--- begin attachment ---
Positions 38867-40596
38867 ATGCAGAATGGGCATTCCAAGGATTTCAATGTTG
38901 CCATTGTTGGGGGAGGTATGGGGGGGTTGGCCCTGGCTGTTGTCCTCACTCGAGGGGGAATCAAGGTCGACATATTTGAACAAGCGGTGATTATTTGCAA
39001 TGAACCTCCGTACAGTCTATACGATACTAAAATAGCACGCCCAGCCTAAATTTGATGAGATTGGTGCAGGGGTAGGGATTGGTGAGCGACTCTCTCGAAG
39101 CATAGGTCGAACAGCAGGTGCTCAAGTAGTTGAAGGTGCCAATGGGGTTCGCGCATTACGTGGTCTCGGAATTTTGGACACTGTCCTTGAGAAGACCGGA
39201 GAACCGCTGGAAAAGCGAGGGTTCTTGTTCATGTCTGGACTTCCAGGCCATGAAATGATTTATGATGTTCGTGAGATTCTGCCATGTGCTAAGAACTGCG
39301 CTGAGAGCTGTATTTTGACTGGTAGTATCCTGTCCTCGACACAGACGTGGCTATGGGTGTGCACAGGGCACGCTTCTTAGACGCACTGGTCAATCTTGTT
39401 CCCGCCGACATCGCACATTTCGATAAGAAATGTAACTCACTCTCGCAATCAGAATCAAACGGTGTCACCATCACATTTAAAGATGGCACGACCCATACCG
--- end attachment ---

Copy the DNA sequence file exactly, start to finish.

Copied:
Positions 38867-40596
38867 ATGCAGAATGGGCATTCCAAGGATTTCAATGTTG
38901 CCATTGTTGGGGGAGGTATGGGGGGGTTGGCCCTGGCTGTTGTCCTCACTCGAGGGGGAATCAAGGTCGACATATTTGAACAAGCGGTGATTATTTGCAA
39001 TGAACCTCCGTACAGTCTATACGATACTAAAATAGCACGCCCAGCCTAAATTTGATGAGATTGGTGCAGGGGTAGGGATTGGTGAGCGACTCTCTCGAAG
39101 CATAGGTCGAACAGCAGGTGCTCAAGTAGTTGAAGGTGCCAATGGGGTTCGCGCATTACGTGGTCTCGGAATTTTGGACACTGTCCTTGAGAAGACCGGA
39201 GAACCGCTGGAAAAGCGAGGGTTCTTGTTCATGTCTGGACTTCCAGGCCATGAAATGATTTATGATGTTCGTGAGATTCTGCCATGTGCTAAGAACTGCG
39301 CTGAGAGCTGTATTTTGACTGGTAGTATCCTGTCCTCGACACAGACGTGGCTATGGGTGTGCACAGGGCACGCTTCTTAGACGCACTGGTCAATCTTGTT
39401 CCCGCCGACATCGCACATTTCGATAAGAAATGTAACTCACTCTCGCAATCAGAATCAAACGGTGTCACCATCACATTTAAAGATGGCACGACCCATACCG